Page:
A battle is brewing between a consortium of 5G operators, led by Charlie Ergen’s Dish Network, and a growing number of speciality satellite operators including Jersey-based OneWeb and rocket company SpaceX.
The Dish consortium filed a complaint with the Federal Communications Commission on June 8th, asking the FCC to deny access to the satellite operators of 500 MHz of bandwidth.
SpaceX and Intelsat filed opposition points to the Dish grouping. Intelsat is an investor in the OneWeb constellation.
The Dish coalition says – perhaps surprisingly – that the LEO constellations have provided no credible evidence that they will be built! And, even if they are built, then there’s plenty of other spectrum around for them to use. Besides, the consortium adds, if permission is granted to the satellite constellations then this could harm the deployment of 5G technology.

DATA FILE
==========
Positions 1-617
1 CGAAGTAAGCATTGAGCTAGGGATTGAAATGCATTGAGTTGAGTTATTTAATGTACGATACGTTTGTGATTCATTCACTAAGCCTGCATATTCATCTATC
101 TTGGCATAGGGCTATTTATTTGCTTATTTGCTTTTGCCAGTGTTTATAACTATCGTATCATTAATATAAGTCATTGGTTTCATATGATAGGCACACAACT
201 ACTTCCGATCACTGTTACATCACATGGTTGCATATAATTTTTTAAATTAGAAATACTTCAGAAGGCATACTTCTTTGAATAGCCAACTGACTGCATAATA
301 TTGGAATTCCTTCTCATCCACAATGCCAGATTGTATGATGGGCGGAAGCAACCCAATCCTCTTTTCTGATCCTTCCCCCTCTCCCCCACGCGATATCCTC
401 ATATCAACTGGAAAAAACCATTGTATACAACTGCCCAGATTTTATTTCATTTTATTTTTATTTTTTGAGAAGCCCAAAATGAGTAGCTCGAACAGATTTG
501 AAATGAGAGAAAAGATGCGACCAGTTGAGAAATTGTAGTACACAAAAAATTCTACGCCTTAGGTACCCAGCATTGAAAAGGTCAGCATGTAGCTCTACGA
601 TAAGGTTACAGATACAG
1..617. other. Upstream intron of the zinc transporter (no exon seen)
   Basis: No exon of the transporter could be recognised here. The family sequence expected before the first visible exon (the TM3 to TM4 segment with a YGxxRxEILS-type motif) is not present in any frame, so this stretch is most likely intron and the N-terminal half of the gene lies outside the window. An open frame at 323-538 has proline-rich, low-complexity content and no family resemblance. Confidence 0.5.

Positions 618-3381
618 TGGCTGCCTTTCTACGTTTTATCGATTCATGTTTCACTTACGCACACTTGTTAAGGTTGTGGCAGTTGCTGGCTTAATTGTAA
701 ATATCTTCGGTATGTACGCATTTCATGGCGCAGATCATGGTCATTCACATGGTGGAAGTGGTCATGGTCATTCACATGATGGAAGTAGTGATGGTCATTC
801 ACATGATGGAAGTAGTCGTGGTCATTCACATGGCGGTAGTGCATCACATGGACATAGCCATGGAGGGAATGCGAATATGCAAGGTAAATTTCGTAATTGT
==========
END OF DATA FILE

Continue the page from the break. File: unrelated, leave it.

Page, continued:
SpaceX, in its counter filing, said simply that interest in LEO satellites is at an “all time high” and that the various operators are on the “precipice” of bringing revolutionary broadband access services to the market.
The coalition’s filing to the FCC asks that the regulator permit two-way 5G mobile networks access to the Ku-band spectrum between 12.2-12.7 GHz.